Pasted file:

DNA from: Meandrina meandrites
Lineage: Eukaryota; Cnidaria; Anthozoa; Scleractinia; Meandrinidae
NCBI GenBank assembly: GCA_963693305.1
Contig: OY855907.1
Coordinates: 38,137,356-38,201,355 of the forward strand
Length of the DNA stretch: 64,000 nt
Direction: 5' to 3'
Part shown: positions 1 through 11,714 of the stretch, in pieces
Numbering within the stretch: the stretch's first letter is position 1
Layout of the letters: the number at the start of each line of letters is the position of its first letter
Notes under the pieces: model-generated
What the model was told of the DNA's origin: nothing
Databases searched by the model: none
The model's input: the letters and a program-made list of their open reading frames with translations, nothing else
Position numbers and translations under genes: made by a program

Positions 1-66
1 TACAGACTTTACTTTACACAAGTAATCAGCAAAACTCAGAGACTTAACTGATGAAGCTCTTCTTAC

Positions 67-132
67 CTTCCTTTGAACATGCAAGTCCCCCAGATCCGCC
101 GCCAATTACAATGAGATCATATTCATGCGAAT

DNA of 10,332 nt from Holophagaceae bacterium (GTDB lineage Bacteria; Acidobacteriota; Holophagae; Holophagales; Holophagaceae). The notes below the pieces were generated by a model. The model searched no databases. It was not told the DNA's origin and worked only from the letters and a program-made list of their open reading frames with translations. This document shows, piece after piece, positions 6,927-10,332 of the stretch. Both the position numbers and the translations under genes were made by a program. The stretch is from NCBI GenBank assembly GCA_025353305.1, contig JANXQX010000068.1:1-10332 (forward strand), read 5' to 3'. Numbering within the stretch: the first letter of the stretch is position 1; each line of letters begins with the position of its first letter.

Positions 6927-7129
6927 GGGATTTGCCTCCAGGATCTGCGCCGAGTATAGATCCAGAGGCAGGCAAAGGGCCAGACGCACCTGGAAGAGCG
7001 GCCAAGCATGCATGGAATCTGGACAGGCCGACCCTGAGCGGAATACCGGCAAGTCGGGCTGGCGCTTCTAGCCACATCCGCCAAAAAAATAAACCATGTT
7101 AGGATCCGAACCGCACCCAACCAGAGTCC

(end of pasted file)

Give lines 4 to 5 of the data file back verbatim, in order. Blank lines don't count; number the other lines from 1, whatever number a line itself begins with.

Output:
Contig: OY855907.1
Coordinates: 38,137,356-38,201,355 of the forward strand